Inoue tags in and lands a top-rope diving back elbow for two. She goes for a powerbomb but Hokuto fights out and tags Toyota. Inoue reverses an Irish whip, Toyota counters by jumping onto the top rope and lands a moonsault body block. That’s followed by a top-rope diving moonsault block that gets her a very close two-count. Snap moonsault press by Toyota. Inoue kicks out. Hokuto dives onto Yamada at ringside. Japanese Ocean Suplex. Inoue somehow kicks out. Toyota and Hokuto attempt the double diving dropkicks. Inoue dodges and tags Yamada, who lands a diving 540 kick to Toyota. One, two, Toyota bridges out. Yamada and Inoue go for another double-team. Toyota answers with a springboard crossbody onto both of them and tags Hokuto. Hokuto goes for the Northern Lights Bomb. Inoue cuts her off. She and Yamada go for a two-woman superplex. Hokuto counters into a crossbody press for two. Toyota moonsaults off the top rope onto Inoue on the floor. Hokuto goes for her finisher again. Yamada counters into hers. Hokuto counters into a backslide. One, two, Yamada kicks out. Yamada reverses an Irish whip. Hokuto ducks a kick and lands a clothesline. Northern Lights Bomb connects! One, two, three! There’s the match.
Winners of the 1993 Tag League The Best Tournament after 14:49: Manami Toyota & Akira Hokuto
I’ll review both matches together since there’s no reason to distinguish them from one another.
I don’t see how either match could possibly considered 5-stars given the setup and circumstances behind them. This match should’ve been either a two-out-of-three falls match given how it was laid out, or combined into a longer single match with a decisive finish at the end. Instead, it was two short matches – at least by 1990s joshi standards – and neither one really accomplished much in the end.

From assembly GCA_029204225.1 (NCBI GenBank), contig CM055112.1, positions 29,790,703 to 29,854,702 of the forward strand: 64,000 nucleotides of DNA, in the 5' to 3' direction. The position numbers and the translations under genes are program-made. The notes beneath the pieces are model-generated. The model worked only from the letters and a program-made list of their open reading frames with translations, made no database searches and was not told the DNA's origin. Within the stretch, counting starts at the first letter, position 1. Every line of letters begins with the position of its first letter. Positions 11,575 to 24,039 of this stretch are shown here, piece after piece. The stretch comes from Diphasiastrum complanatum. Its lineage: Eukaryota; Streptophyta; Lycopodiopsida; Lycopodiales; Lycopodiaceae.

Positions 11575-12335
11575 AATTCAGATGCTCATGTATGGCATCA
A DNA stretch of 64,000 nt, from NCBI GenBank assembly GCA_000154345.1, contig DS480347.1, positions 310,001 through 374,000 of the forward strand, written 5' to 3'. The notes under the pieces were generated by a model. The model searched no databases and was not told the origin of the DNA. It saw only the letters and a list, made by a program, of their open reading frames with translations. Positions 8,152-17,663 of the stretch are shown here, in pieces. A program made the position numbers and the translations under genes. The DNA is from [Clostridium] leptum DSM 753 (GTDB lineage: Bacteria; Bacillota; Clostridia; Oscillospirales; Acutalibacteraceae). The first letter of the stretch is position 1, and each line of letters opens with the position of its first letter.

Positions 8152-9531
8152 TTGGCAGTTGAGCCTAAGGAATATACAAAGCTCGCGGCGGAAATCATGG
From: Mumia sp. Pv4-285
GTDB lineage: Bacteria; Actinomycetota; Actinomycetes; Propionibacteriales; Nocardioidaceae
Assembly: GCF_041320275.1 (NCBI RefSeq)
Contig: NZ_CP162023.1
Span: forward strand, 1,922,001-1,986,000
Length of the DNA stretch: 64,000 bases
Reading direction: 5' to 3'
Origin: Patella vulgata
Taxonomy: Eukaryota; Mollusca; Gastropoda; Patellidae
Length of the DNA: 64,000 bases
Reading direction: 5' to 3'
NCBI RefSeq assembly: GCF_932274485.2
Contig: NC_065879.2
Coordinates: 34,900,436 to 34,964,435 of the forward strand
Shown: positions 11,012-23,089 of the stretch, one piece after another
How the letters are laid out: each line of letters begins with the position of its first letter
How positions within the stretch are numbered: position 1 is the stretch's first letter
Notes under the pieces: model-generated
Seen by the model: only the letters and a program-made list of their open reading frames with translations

Both matches were hamstrung by being divided into two separate contests with opposing outcomes. The first match was more even with both sides landing big moves in equal amounts while the second one saw Toyota and Hokuto fighting from beneath. In that sense, the first match was more about pure competition while the second one centered more on drama and story. But by splitting the matches up in the way they did, neither one felt particularly special or unique.
The first match was a more technical affair centered on Toyota battling both Inoue and Yoshida. It was a non-stop counter fest with lots of lightning-quick escapes and transitions that made the women come across as almost superhuman. They packed twenty-five minutes’ worth of action into just over fifteen minutes and they made it look easy. These women really were ahead of their time. Toyota was the centerpiece of the first half as she hit big move after big move on both Yoshida and Inoue while reversing out of almost everything her opponents threw at her. But Inoue and Yoshida’s strategy of isolating her and keeping Hokuto at bay as much as possible proved itself a superior strategy. Despite her legendary motor, Toyota couldn’t handle two opponents that kept double-teaming her so much and she ended up taking the fall off a massive Niagara Driver.
Once the second fall began, things became even more chaotic and hard to follow. Toyota, despite being virtually immobile for two minutes following that Niagara Driver, started bridging out of pins. That direction flew in the face of the story of the match. How was Toyota supposed to come across as a believable face in peril when she was kicking out of big moves with authority and had enough strength left to bridge out? That paradox muddied the match’s story and made it hard to follow, in spite of the rabid crowd that never quieted.